Again, Amazon isn’t absolutely clear about how to improve the IPI, but we can make some deductions about how to improve based on the information they provide in the “Performance” tab. Generally speaking, you want to do everything you can to make sure you don’t have stale inventory just sitting at the warehouse taking up space for months on end. Amazon expects sellers to either reduce their inventory relative to sales OR change the pricing strategy for inventory at their warehouses.
- Stranded inventory
Make sure you check for stranded inventory on a regular basis and do what it takes to resolve the problem that stranded it. You may need to edit the listing to provide more info, or you might have to create a removal order. If you want to scale your business and hire a service to regularly handle your stranded inventory and many other inventory management tasks, we recommend the account management services of Solutions4Ecommerce. In fact, if you use the coupon code FULLTIMEFBA you can save 15% off of their monthly service.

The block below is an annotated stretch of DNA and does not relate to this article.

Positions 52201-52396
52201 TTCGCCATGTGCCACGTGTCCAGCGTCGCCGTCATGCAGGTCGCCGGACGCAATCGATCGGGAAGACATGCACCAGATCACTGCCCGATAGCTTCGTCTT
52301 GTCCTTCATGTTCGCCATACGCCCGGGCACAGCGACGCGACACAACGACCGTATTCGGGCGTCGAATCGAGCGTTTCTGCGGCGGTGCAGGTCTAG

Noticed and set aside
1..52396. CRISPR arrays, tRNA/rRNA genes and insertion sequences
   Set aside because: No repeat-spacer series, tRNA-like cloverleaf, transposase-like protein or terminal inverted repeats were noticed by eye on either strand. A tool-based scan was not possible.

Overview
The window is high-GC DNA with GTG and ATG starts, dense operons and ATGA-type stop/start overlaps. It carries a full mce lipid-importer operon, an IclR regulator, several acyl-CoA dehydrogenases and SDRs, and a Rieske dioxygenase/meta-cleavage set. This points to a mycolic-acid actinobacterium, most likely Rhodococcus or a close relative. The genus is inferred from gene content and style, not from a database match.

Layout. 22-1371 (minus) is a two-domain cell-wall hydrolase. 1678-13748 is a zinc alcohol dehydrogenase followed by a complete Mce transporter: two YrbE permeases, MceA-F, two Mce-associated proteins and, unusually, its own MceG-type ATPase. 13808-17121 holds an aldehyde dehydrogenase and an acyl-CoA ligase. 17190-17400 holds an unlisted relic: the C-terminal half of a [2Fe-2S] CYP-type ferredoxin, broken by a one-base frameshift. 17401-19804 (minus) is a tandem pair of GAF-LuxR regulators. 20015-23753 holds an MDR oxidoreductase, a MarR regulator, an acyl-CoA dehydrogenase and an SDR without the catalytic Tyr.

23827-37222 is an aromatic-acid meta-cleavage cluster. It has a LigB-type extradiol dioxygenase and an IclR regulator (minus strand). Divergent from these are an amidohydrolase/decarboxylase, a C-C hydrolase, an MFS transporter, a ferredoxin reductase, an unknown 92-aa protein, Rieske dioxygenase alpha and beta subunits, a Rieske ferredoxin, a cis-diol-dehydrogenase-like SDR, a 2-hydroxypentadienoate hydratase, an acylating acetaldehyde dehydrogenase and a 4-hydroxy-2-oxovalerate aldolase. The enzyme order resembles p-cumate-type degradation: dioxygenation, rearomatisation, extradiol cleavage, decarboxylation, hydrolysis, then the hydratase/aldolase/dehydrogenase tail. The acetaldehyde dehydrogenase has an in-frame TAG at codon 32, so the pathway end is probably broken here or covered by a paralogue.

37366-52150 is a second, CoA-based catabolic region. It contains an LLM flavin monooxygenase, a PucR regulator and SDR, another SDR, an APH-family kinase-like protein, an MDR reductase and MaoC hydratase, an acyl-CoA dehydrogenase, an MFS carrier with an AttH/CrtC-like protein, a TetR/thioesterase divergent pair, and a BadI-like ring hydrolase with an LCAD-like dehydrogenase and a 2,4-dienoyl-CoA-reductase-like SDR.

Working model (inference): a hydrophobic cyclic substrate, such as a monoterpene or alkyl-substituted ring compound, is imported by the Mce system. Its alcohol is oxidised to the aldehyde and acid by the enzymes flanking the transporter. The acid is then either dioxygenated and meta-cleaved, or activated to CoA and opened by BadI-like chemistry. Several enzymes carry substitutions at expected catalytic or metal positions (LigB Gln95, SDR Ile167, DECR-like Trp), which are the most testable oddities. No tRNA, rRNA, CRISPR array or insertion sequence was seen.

- Excess inventory and sell-through
Amazon keeps tabs on how quickly your inventory sells. Both the excess inventory and sell-through metrics are indications of whether your inventory sells quickly enough to suit Amazon’s warehouse capacity. To improve your metrics in this area, you need to make sure you aren’t sending too many units at a time to the warehouse for ASINs that don’t sell quickly. You also need to monitor your inventory age to make sure you don’t have too much inventory facing potential long-term storage fees.
Amazon gives you information on the “Inventory Age” tab of your Inventory Dashboard to help you make decisions about how to deal with your aged or excess inventory. From this tab you can do the following:
- sort inventory by its age
- see whether an ASIN has low traffic
- see whether an ASIN has low conversion
- reprice inventory
- and more
For ASINs with low traffic, you might consider pay-per-click ads. For ASINs with low conversion, you should look at the product page for areas needing a bit of sprucing up.
- In-stock inventory
Amazon wants to make sure customers have the opportunity to buy the items they want each time they visit the Amazon platform. They want sellers to keep inventory in stock for ASINs that sell well.
The best way we have found to improve the in-stock inventory metric is to click on the “Restock Inventory” tab from the Inventory Dashboard. From here you can choose to “hide recommendations” for all of the ASINs listed on the page. The first time we went through our inventory on this tab, it took quite a while to “select all” on page after page and hide the recommendations. Now we check the Restock Inventory tab on a regular basis after sending in new inventory to make sure we hide these recommendations as soon as they come up.